It was the week the sports stopped.
Basketball. Hockey. Baseball. Golf. Soccer. Tennis. Auto Racing. Even football, which is technically out of season but was still around with the fledgling XFL and spring practice on college campuses around the country.
Over these next few weeks, and likely months, we'll become painfully aware of how much these games mean to so many of us.
From the communal joy of attending a sporting event in person to the barrage of sports programming that usually flooded our TV screens each night, not to mention fretting over fantasy leagues or filling out March Madness pools or simply all that time spent arguing back and forth about our favorite teams, there is now a huge void in our lives.
This was all understandable, of course, given the rapid spread of the coronavirus to nearly every corner of the globe. One way to contain the pandemic is to stay away from large crowds in tight spaces, which effectively ruled out the idea of holding major — even minor — sporting events until this scourge is under control.
The shutdown is unprecedented, certainly in scope and scale. The only parallel in recent memory is 9/11, which brought the games to a halt for about a week nearly two decades ago.
This time, no one knows how long it might last.
At least a month, for sure. Maybe longer.
The rites of spring have already been snatched away.
The NCAA men's basketball tournament, which culminates with the Final Four, has chosen not to crown a national champion for the first time since its founding in 1939. The Masters won't be held on the first full week of April, depriving us of a tradition unlike any other. Opening day in baseball, that eternal source of hope, has been pushed back at least two weeks.
"We recognize this decision will affect many people, including our loyal patrons," Augusta National chairman Fred Ridley wrote in a statement released Friday morning, confirming a postponement of the Masters, which could now be held when the leavers are turning rather than the azaleas blooming. "We seek your understanding of this decision and know you share our concern given these trying times."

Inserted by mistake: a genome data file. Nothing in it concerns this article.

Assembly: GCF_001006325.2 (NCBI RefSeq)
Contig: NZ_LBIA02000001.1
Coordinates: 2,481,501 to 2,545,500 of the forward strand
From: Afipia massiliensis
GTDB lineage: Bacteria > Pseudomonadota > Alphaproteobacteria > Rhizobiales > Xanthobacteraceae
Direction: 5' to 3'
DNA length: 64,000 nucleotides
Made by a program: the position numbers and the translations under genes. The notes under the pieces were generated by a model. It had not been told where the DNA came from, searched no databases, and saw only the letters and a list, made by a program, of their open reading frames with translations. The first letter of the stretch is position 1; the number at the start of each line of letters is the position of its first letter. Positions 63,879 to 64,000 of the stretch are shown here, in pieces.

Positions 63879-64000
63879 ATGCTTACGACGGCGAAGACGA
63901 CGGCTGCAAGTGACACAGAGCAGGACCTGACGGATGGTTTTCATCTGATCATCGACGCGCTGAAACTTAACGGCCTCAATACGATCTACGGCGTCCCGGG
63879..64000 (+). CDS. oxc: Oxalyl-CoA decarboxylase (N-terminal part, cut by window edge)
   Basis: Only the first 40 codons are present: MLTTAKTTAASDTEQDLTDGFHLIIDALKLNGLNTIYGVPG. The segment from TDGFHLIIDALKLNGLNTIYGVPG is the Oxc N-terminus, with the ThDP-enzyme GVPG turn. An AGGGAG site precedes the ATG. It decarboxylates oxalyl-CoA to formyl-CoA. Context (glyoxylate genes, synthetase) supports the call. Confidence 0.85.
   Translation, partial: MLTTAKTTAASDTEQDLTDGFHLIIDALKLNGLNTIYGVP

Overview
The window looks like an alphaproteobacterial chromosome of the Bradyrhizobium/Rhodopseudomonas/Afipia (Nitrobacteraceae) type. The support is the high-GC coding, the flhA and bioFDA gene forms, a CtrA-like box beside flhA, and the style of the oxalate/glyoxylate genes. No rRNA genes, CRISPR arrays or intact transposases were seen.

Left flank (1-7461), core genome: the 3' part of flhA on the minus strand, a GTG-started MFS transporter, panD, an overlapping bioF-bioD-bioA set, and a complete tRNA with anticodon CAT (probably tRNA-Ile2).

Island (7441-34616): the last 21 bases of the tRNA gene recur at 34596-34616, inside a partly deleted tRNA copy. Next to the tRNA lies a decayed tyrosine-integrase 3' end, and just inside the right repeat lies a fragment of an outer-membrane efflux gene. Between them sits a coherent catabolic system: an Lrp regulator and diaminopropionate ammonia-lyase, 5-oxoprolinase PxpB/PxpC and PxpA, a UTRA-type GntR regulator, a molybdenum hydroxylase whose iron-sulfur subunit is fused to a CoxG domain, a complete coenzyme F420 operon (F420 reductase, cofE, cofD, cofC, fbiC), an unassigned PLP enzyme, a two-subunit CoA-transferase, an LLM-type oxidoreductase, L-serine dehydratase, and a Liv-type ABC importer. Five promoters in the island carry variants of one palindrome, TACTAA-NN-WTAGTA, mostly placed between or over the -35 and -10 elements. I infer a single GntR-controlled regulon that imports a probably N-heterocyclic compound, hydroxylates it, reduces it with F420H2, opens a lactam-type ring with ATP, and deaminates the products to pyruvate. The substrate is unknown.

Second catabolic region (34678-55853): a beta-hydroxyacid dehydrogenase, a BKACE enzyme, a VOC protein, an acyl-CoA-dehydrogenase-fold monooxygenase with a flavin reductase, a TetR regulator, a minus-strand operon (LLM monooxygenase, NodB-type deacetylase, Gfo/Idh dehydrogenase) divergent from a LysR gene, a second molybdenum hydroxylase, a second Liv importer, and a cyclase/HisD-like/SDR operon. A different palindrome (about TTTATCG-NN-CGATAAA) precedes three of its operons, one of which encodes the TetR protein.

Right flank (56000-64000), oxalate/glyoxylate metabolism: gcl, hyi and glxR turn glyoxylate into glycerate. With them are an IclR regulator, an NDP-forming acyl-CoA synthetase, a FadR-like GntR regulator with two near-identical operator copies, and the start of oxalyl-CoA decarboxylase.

Trying times, indeed.
Our primary concern is for the victims of this virus — most of whom, thankfully, will fully recover — and making sure we protect those who might be in harm's way.
But it's hard not to shed a tear for all those people who felt the wrath of the virus without being infected.
Like the Hofstra men's basketball team.
Hard to believe, but it was only Tuesday that the Pride was cutting down the nets at the end of the Colonial Athletic Association Tournament, having beaten Northeastern to secure what they thought would their first trip to March Madness since 2001.
"I knew that I always wanted to be there, and I’m glad that I’m going to be there with my brothers.” Eli Pemberton said during the celebration afterward, having scored 12 of his 19 points in the second half to help secure the victory.
Less than 24 hours later, the NCAA announced that its tournament would still be held, but without fans. Before even one more day had passed, the NCAA totally called off its signature event, depriving athletes such as Pemberton of what likely would've been the shining moment of their entire athletic careers.
"The hardest thing to explain to those guys was what to do with that feeling that something was taken from you, something we earned,” coach Joe Mihalich told Newsday. “We were robbed of the chance to sit there on Selection Sunday and hear our name get called out, find out where we’re going to go. We were robbed of the fun of this week and wondering, ‘Are we going to play Duke in Greensboro or face Villanova or Seton Hall?’ You don’t have the fun of the preparation, having the police escort on the bus to get you to the game. They earned those things.”
Those at the top of the games will still collect paychecks during this shutdown, but what about all the folks in the background who make the experience so enjoyable?
The man who takes your ticket. The women who shows you to your seat. The person who hustles up and down the aisles, bringing us popcorn and drinks.
Matthew Kaminski is one of those folks. He's built a bit of a cult following with his witty selections on the organ, which he belts out during Atlanta Braves games and other sporting events.
Now, he's struggling to find work.
“Anyone in need of an organist, accordionist, pianist?” Kaminski asked.
Thankfully, as Fred Rogers once said about times of crisis, always look for the helpers.
They are everywhere.
Cleveland Cavaliers star Kevin Love pledged $100,000 to support arena workers thrown out of a job. Mark Cuban, owner of the NBA's Dallas Mavericks, told The Associated Press he will “pay them as if the games happened.”
A lot of people are hurting, and every last one of us can be a helper.
Then, at some point, the games will resume.
And we'll all realize how much we missed them.
Paul Newberry is a sports columnist for The Associated Press. Write to him at pnewberry(at)ap.org or at www.twitter.com/pnewberry1963 His work can be found at https://apnews.com ___
AP Basketball Writer Tim Reynolds contributed to this report.